COMPUTATIONAL WORK OVERVIEW
The purpose of the computational portion of this lab is to be able to identify specific properties of mutated Phage P2 that are able to bind to S. pyogenes. The overview of the method is as follows:
1. Calculate binding energy of Phage P2 with S. pyogenes (Control)
2. Create 450 Phage P2 mutants by permuting residues crucial to bacteria receptor binding
3. Compute binding energy of the 450 candidates with S. pyogenes
4. Compare the binding energy of the best candidate with the control
5. Calculate binding energy of native phage (Phage A25) with S. pyogenes and compare with the binding energy of the best candidate
We utilized three different softwares: The Scripps Research Insitute’s Autodock Vina , BIOVIA Discovery Studio , and MODELLER . Autodock Vina is the main tool we used to predict the binding affinity between the phage and the bacteria.
WET LAB SUMMARY
In order to acquire the gene sequence responsible for the binding mechanisms of bacteriophages to Streptococcus pyogenes, we used biopanning, enzyme-linked immunosorbent assay (ELISA), and gene sequencing. During biopanning, KM13 phage clones were exposed to S. pyogenes antigens, and bound phage clones were selected and isolated. By identification, isolation, and gene sequencing of the phages bound to S. pyogenes, we can gain insight to the genetic mechanisms that allow phages to bind to S. pyogenes, and engineer them to inhibit S. pyogenes colonies in the future.
However, due to COVID-19, we were unable to acquire S. pyogenes cultures and blood agar in a timely manner. Therefore, for this year’s project, we decided to use our limited time in the lab to validate the process of biopanning, ELISA, and gene sequencing by binding phage M13 to Staphylococcus aureus, a bacteria already accessible in our lab, instead of Streptococcus pyogenes. Since both S. pyogenes and S. aureus are gram-positive bacteria, we expect for the results of biopanning on S. aureus to be informative for the future tests on S. pyogenes. In future projects, we hope to complete our goal of sequencing the mutated Phage M13 that binds to S. pyogenes best.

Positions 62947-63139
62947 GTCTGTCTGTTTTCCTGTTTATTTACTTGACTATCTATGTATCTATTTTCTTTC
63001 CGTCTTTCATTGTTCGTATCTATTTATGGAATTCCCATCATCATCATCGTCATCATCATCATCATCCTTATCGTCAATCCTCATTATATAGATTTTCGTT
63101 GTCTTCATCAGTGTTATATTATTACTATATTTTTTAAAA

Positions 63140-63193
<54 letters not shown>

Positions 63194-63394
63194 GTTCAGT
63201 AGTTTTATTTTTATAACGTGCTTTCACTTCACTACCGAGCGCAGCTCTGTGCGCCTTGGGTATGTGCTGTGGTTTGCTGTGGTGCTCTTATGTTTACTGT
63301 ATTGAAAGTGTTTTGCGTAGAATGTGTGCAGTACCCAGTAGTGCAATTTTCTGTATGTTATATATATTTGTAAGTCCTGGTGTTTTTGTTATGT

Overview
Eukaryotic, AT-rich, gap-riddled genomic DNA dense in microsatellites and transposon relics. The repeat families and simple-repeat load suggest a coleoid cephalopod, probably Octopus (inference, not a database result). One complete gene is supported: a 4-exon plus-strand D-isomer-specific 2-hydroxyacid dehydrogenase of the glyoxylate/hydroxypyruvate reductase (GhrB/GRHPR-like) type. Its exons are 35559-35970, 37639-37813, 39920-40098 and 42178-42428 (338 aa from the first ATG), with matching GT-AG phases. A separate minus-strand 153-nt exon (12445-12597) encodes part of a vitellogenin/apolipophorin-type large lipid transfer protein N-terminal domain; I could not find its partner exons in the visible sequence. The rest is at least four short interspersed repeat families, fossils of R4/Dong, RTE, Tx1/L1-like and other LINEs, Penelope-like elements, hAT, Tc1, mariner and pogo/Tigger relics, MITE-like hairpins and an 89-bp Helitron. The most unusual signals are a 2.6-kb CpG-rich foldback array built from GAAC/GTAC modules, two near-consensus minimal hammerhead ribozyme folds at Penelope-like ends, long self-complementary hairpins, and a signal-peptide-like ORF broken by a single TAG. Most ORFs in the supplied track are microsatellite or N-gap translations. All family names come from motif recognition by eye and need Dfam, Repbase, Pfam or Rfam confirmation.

KM13 phage was determined to be a suitable phage candidate because it is lysogenic, in which the viral genetic material is integrated into the bacterium’s genome, and a recombinant protein is produced on the surface of the phage.
The steps of the wet lab process are as follows: display, panning, enrichment, amplification, and ELISA (enzyme-linked immunosorbent assay).
(1) Display: Filamentous phage displaying variants of protein antibodies were displayed on the surface of the KM13 bacteriophages.
(2) Panning: The variant KM13 phage library is then exposed and incubated to immobilized S. aureus antigen. The excess of KM13 phages in 1000-fold allows for stability of the binding and minimal non-specific binding between KM13 and S. aureus.
(3) Enrichment: Non-binding phages were washed off, and bound phages were eluted by incubation with trypsin protease. This caused disruptions in the antigen-antibody interactions, leading to enrichment of the specific bound phages.
(4) Amplification: The eluted phages were then amplified overnight via infection of E. coli, resulting in an enriched phage population produced in a 96-well microtiter plate that displayed antibodies that bound to the S. aureus target.
(5) ELISA: To test for affinity of the phage clones after biopanning, ELISA, also known as enzyme-linked immunosorbent assay, was used to determine whether antigen binding had occurred. The dilutions of the selected phages were added to both the ELISA plates and a control protein. After incubation for 2 hours at room temperature, it was washed six times with TBST. The final activity was detected by the absorbances with an ELISA microplate reader. The absorbances were used to determine the affinity found among the selected M13 phages.
Dr. Kitsricharoenchai and Dr. Hunsuwan both asserted that forming regular brushing habits is a more sustainable and healthy solution than engineering a product that patients need to depend on, even if the product is very effective.